Stanley Fish - Authoritarian - Progressive

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Posted on : 4/07/2012 07:00:00 AM | By : Dann | In : ,

If Stanley Fish is a typical "progressive", then apparently being "progressive" and being "authoritarian are not substantially dissimilar positions.  Via Protein Wisdom -

“Progressivism” is, as Fish notes — and as I’ve spent years on protein wisdom demonstrating through my various discussions of identity politics and language — a belief system that, once its kernel assumptions are adopted, will lead fundamentally and inexorably to tyranny. Fish doesn’t call it such, of course. He chooses “might makes right.” But there is no difference. Tyranny and authoritarianism — when lorded over by the “liberal” — is, by virtue of the adopted morality of those running it, both moral and good.

Shane

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Posted on : 4/06/2012 07:00:00 AM | By : Dann | In :

Originally titled "Ultimate Proof That The Ruskies Have Taken Over Yale", this quilt was made for one of our daughter's former boyfriends.  Shane had studied Russian while at Yale and even made a trip to Russia a few years back.  He remains a really decent person.  We wish him well wherever life takes him.

We came across a series of quilting fabrics that had a Russian theme. The four fabrics are shown below. Click for a larger picture.

   


   


The only problem with buying such fabrics is that you eventually have to find a project where you can use them. Enter our daughter's significant other. Shane is a nice young man on scholarship to Yale who also has an interest in Russia. He reads a lot of Russian novels and for a while was attempting to learn to speak the language. He's even been to Russia as part of a Yale program.
So now that we have a connection from the fabric to a person, we had to fill out the colors for the log cabin pattern. As it happens, Yale operates on a college system. There are colleges within university that have their own separate colors and traditions. You should be able to figure out Shane's college colors from the completed block sample.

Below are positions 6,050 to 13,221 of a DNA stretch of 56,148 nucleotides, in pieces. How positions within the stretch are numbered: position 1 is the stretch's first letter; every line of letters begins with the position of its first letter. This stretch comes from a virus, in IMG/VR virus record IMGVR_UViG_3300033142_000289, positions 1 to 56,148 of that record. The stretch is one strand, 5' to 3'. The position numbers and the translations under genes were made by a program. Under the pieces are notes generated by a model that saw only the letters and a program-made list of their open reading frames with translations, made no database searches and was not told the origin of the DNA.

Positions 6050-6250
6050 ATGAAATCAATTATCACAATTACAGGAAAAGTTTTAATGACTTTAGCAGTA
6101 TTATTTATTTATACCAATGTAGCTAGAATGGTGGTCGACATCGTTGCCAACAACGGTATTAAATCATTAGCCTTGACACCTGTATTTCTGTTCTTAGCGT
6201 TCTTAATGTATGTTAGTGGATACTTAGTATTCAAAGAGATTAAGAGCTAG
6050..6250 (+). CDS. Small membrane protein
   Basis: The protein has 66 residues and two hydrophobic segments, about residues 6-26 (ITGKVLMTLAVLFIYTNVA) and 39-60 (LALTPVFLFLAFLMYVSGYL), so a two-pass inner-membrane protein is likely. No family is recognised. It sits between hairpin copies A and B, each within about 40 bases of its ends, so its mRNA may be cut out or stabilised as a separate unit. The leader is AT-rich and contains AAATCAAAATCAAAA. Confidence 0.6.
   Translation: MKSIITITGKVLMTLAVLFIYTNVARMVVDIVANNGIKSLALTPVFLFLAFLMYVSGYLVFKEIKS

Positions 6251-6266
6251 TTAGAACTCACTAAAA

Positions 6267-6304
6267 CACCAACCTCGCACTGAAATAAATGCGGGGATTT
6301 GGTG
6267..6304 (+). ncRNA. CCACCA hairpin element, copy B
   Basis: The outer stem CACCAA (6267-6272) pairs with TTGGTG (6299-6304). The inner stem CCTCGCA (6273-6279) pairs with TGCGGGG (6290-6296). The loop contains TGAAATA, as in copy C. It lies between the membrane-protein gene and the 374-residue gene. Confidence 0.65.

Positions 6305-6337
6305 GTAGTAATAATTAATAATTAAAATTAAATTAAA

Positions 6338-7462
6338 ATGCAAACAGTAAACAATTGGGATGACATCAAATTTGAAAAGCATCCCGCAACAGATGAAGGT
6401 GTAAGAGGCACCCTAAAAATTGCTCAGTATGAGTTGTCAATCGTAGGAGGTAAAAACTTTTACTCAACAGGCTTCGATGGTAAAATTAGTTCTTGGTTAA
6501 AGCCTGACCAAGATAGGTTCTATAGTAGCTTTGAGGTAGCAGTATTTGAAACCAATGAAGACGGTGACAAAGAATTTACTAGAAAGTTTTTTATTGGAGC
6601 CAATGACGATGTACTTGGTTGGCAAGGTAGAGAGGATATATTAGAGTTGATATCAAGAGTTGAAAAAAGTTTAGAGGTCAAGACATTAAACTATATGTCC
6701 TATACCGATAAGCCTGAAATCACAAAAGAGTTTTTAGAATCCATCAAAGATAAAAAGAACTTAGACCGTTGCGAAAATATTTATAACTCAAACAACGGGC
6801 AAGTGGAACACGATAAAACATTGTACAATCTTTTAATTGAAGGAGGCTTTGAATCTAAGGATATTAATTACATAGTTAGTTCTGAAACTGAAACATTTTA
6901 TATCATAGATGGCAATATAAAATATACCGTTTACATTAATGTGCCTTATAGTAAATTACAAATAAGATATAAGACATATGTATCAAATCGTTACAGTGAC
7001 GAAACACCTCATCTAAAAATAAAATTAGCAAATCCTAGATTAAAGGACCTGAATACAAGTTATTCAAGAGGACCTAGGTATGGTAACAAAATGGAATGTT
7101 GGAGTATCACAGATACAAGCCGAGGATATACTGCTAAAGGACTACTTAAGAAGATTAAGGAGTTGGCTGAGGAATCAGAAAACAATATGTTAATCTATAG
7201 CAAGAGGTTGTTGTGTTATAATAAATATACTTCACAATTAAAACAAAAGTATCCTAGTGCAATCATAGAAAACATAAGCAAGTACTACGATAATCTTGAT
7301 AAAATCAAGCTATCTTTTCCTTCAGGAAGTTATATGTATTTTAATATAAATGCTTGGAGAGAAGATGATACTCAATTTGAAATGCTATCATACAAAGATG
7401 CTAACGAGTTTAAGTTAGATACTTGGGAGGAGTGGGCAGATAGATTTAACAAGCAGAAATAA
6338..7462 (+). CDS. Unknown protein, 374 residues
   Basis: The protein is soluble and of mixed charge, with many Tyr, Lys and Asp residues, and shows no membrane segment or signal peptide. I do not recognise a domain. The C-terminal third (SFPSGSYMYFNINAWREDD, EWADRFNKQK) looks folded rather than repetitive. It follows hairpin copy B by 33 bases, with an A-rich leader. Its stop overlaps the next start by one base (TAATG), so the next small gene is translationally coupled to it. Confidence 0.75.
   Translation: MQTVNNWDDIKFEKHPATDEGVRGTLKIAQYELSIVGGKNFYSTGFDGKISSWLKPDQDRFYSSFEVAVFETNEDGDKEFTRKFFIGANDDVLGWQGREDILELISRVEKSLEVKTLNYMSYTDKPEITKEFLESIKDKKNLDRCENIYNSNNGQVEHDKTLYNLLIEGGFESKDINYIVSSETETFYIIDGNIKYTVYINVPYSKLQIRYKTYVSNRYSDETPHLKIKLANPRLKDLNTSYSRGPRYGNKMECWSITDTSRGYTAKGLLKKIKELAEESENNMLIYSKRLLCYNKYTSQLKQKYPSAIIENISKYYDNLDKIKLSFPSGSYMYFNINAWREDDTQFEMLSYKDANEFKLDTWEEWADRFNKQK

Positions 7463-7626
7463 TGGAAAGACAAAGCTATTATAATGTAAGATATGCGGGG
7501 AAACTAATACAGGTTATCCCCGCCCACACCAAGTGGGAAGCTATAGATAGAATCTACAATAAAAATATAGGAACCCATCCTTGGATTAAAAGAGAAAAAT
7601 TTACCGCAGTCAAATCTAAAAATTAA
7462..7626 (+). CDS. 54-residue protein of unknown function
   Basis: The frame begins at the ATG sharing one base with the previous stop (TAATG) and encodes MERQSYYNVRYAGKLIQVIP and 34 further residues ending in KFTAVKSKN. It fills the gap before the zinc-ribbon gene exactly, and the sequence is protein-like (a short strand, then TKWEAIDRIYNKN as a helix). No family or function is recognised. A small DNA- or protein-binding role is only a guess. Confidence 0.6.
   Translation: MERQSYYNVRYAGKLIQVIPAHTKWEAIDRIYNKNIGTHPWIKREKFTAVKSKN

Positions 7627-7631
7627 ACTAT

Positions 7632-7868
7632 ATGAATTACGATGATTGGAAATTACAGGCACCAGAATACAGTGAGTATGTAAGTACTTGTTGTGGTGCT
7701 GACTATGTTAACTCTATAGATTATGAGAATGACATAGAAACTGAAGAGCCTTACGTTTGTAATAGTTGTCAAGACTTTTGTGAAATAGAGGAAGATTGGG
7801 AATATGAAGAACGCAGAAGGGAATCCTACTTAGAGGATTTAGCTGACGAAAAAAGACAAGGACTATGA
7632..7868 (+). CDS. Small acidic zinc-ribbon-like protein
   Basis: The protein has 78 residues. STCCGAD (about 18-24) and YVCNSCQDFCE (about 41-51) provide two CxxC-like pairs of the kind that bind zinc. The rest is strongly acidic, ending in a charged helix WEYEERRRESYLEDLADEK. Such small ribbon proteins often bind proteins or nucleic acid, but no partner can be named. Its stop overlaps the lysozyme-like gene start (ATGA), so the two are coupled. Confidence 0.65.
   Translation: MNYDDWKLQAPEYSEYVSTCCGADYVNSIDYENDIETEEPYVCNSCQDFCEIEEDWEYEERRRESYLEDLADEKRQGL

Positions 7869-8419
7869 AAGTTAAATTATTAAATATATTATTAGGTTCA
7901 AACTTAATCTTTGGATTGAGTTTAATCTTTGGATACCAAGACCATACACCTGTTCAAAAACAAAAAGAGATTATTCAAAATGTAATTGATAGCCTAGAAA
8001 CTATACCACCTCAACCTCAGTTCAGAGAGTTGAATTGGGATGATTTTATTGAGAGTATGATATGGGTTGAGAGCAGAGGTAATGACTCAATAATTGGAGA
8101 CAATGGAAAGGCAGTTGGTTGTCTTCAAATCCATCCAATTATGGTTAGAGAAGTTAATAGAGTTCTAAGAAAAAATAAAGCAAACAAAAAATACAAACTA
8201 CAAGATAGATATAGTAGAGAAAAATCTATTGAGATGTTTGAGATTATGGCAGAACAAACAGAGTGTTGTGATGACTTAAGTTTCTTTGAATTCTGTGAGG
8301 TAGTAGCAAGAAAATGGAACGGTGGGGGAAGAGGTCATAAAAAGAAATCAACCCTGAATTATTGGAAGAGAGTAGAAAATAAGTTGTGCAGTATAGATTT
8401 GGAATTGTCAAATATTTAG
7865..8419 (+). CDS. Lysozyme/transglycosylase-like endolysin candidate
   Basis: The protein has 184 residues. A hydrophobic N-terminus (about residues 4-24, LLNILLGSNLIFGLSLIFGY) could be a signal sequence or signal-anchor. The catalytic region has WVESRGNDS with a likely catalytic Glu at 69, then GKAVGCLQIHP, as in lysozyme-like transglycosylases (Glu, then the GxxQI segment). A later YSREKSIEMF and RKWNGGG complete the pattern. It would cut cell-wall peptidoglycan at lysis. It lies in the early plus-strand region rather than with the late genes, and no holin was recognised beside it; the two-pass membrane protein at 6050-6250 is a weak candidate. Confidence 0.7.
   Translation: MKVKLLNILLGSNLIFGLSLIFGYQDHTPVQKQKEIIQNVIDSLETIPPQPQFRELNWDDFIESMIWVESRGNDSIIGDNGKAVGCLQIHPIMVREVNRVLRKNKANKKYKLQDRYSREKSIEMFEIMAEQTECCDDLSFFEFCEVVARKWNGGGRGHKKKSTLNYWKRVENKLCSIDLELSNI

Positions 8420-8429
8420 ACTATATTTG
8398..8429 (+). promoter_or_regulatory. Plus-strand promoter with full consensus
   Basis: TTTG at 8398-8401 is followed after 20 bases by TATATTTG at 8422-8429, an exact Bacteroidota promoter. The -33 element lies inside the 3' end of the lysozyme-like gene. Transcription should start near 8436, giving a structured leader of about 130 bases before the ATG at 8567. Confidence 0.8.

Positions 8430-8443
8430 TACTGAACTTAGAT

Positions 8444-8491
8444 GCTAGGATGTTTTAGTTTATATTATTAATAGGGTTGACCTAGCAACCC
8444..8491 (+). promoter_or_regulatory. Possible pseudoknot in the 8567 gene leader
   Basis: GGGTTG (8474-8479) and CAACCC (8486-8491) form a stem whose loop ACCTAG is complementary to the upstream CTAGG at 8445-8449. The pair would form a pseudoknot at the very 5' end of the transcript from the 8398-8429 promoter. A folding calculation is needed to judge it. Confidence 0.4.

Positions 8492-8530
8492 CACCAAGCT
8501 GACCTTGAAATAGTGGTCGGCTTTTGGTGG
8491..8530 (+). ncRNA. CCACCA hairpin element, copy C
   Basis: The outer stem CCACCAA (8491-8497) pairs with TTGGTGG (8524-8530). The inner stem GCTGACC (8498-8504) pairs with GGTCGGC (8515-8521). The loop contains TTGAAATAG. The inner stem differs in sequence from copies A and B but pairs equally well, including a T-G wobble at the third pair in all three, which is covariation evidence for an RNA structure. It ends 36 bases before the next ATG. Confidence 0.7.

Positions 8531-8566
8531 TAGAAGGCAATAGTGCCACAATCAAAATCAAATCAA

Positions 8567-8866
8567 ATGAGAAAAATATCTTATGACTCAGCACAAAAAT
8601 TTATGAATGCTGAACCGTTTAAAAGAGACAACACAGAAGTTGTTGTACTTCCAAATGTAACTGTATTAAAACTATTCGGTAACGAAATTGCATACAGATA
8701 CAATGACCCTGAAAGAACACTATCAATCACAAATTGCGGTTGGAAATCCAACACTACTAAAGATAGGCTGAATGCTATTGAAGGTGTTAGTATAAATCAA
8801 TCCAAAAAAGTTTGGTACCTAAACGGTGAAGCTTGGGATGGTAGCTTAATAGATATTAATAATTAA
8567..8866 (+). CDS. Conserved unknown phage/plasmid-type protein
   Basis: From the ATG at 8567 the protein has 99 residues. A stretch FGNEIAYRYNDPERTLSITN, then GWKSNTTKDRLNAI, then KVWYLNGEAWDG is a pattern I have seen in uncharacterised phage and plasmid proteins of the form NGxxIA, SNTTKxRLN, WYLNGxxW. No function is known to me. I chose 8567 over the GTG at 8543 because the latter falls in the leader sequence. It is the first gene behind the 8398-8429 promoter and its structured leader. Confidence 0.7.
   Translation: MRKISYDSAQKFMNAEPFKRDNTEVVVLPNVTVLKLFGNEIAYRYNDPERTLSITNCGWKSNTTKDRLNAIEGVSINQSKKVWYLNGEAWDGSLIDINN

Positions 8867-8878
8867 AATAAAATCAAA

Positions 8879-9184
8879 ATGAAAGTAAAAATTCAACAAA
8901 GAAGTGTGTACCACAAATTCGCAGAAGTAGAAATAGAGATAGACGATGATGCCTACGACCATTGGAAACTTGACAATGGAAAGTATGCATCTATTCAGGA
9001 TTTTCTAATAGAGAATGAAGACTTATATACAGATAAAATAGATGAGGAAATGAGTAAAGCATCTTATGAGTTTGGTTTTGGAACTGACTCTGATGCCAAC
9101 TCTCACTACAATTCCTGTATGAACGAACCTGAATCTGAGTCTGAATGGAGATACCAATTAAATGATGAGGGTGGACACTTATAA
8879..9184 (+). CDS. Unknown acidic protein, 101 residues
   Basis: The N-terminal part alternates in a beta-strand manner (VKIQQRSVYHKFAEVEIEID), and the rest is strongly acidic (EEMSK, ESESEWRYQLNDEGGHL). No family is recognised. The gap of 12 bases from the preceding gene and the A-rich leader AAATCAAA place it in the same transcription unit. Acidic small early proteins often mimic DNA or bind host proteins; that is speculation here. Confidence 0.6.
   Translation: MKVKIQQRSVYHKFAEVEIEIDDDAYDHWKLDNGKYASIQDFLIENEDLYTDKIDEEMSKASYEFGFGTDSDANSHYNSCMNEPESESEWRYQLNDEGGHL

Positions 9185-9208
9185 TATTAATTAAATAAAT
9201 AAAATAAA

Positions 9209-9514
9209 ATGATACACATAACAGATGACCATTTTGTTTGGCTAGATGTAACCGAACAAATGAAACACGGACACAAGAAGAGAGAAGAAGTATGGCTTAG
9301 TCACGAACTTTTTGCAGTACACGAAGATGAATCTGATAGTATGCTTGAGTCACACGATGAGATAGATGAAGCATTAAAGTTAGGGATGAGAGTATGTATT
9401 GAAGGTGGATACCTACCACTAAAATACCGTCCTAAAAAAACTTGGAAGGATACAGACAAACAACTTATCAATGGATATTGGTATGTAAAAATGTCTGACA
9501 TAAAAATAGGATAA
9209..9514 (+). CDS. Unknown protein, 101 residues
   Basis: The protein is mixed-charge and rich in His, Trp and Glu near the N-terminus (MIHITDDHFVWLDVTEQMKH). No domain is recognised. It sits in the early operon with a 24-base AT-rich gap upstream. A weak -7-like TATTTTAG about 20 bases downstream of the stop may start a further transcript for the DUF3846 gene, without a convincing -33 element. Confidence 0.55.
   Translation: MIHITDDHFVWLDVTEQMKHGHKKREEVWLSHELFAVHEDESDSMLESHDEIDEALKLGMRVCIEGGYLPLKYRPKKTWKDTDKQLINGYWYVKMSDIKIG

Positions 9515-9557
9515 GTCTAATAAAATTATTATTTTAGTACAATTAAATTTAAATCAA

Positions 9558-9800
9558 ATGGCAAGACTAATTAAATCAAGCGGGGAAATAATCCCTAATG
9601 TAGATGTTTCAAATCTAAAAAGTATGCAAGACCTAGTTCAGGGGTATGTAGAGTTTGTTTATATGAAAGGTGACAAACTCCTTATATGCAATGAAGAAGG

My boss's wife is a quilter. He frequently accuses her of cutting up perfectly good material into tiny pieces only to sew it back together into a quilt. Apparently, I'm guilty of that sort of thing.
Once we have all of the modestly garish panels completed, then comes the task of figuring out how to arrange them into an interesting pattern. We opted for the following layout because it reminded me of a Slavic wall hanging that used to be in my grandparents house above the fireplace.




Unfortunately, we gave Shane the quilt for Christmas before I could get some photos of the finished product. So I assigned our daughter to a secret agent mission to obtain the forgotten photos.
In honor of Shane's studying at Yale, I had the lady that quilted the quilt....that's how we say it....stitch a block letter "Y" in the middle of each block. The back is a black sheet. Honest! The flash must have washed out the sheet.




And here is the whole thing. Sadly, Shane is apparently too shy to appear on my blog. Given what else gets posted here, I can't say that I blame him.




The final quilting was done by The Village Quilter in Grass Lake, MI. Give Sue a call if you ever have need of a professional quilting services. (517) 206-5154.

Moving Madness VIII

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Posted on : 4/05/2012 07:00:00 AM | By : Dann | In : ,

Ah, the look of hand finished wood.  A classic!

Gavin

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Posted on : 4/03/2012 07:00:00 AM | By : Dann | In :

Here is one quilt that I was especially pleased to complete.  Not only was it for some good friends, but it also presented a unique challenge. From 2008 we bring you another bit of quilting history.